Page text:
Antimicrobial treatment practices among Ugandan children with suspicion of central nervous system infection

Hdl Handle:
http://hdl.handle.net/10144/619271
Title:
Antimicrobial treatment practices among Ugandan children with suspicion of central nervous system infection
Authors:
Kemigisha, E; Nanjebe, D; Boum, Y; Langendorf, Céline; Aberrane, S; Nyehangane, D; Nackers, F; Mueller, Y; Charrel, R; Murphy, RA; Page, AL; Mwanga-Amumpaire, J
Journal:
PloS one
Abstract:
Acute central nervous system (CNS) infections in children in sub-Saharan Africa are often fatal. Potential contributors include late presentation, limited diagnostic capacity and inadequate treatment. A more nuanced understanding of treatment practices with a goal of optimizing such practices is critical to prevent avoidable case fatality. We describe empiric antimicrobial treatment, antibiotic resistance and treatment adequacy in a prospective cohort of 459 children aged two months to 12 years hospitalised for suspected acute CNS infections in Mbarara, Uganda, from 2009 to 2012. Among these 459 children, 155 had a laboratory-confirmed diagnosis of malaria (case-fatality rate [CFR] 14%), 58 had bacterial infections (CFR 24%) and 6 children had mixed malaria and bacterial infections (CFR 17%). Overall case fatality was 18.1% (n = 83). Of 219 children with laboratory-confirmed malaria and/or bacterial infections, 182 (83.1%) received an adequate antimalarial and/or antibiotic on the day of admission and 211 (96.3%) within 48 hours of admission. The proportion of those receiving adequate treatment was similar among survivors and non-survivors. All bacterial isolates were sensitive to ceftriaxone except one Escherichia coli isolate with extended-spectrum beta-lactamase (ESBL). The observed high mortality was not a result of inadequate initial antimicrobial treatment at the hospital. The epidemiology of CNS infection in this setting justifies empirical use of a third-generation cephalosporin, however antibiotic resistance should be monitored closely.
Publisher:
PLoS One
Issue Date:
9-Oct-2018
URI:
http://hdl.handle.net/10144/619271
DOI:
10.1371/journal.pone.0205316
PubMed ID:
30300411
Submitted date:
2018-10-15
Language:
en
ISSN:
1932-6203
Appears in Collections:
Paediatrics

Full metadata record

DC FieldValue Language
dc.contributor.authorKemigisha, Een
dc.contributor.authorNanjebe, Den
dc.contributor.authorBoum, Yen
dc.contributor.authorLangendorf, Célineen
dc.contributor.authorAberrane, Sen
dc.contributor.authorNyehangane, Den
dc.contributor.authorNackers, Fen
dc.contributor.authorMueller, Yen
dc.contributor.authorCharrel, Ren
dc.contributor.authorMurphy, RAen
dc.contributor.authorPage, ALen
dc.contributor.authorMwanga-Amumpaire, Jen
dc.date.accessioned2018-10-16T16:33:28Z-
dc.date.available2018-10-16T16:33:28Z-
dc.date.issued2018-10-09-
dc.date.submitted2018-10-15-
dc.identifier.citationAntimicrobial treatment practices among Ugandan children with suspicion of central nervous system infection. 2018, 13 (10):e0205316 PLoS ONEen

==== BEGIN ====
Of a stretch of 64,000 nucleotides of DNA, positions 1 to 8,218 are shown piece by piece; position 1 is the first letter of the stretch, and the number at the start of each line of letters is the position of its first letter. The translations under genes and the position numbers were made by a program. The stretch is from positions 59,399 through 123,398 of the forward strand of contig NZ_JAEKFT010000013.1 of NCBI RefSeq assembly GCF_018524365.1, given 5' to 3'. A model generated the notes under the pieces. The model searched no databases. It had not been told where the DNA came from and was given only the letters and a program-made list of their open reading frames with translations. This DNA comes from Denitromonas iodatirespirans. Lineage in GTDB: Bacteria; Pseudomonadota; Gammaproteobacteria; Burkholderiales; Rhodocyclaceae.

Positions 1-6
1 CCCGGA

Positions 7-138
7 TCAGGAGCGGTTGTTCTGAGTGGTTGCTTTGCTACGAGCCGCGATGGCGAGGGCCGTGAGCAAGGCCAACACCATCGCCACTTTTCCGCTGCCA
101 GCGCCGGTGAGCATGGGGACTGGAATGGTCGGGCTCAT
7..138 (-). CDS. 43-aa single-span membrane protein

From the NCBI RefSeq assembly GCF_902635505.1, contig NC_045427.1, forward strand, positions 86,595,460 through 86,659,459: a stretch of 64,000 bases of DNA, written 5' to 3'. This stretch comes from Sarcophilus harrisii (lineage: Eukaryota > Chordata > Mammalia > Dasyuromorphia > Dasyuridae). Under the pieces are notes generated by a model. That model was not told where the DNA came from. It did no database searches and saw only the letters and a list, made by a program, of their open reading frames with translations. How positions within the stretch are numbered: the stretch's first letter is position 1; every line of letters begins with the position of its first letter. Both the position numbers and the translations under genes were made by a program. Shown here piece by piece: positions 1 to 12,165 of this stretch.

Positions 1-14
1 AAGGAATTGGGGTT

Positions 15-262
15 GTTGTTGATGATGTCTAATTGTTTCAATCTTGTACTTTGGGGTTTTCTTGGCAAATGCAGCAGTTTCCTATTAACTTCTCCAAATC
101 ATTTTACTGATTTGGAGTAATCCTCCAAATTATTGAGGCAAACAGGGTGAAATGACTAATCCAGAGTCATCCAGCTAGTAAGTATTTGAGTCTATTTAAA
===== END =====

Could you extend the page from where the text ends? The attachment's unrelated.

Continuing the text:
dc.identifier.issn1932-6203-
dc.identifier.pmid30300411-
dc.identifier.doi10.1371/journal.pone.0205316-
dc.identifier.urihttp://hdl.handle.net/10144/619271-
dc.description.abstractAcute central nervous system (CNS) infections in children in sub-Saharan Africa are often fatal. Potential contributors include late presentation, limited diagnostic capacity and inadequate treatment. A more nuanced understanding of treatment practices with a goal of optimizing such practices is critical to prevent avoidable case fatality. We describe empiric antimicrobial treatment, antibiotic resistance and treatment adequacy in a prospective cohort of 459 children aged two months to 12 years hospitalised for suspected acute CNS infections in Mbarara, Uganda, from 2009 to 2012. Among these 459 children, 155 had a laboratory-confirmed diagnosis of malaria (case-fatality rate [CFR] 14%), 58 had bacterial infections (CFR 24%) and 6 children had mixed malaria and bacterial infections (CFR 17%). Overall case fatality was 18.1% (n = 83). Of 219 children with laboratory-confirmed malaria and/or bacterial infections, 182 (83.1%) received an adequate antimalarial and/or antibiotic on the day of admission and 211 (96.3%) within 48 hours of admission. The proportion of those receiving adequate treatment was similar among survivors and non-survivors. All bacterial isolates were sensitive to ceftriaxone except one Escherichia coli isolate with extended-spectrum beta-lactamase (ESBL). The observed high mortality was not a result of inadequate initial antimicrobial treatment at the hospital. The epidemiology of CNS infection in this setting justifies empirical use of a third-generation cephalosporin, however antibiotic resistance should be monitored closely.en
dc.language.isoenen
dc.publisherPLoS Oneen
dc.rightsPublished by Public Library of Science, [url]http://www.plosone.org/[/url] Archived on this site by Open Access permissionen
dc.titleAntimicrobial treatment practices among Ugandan children with suspicion of central nervous system infectionen
dc.identifier.journalPloS oneen

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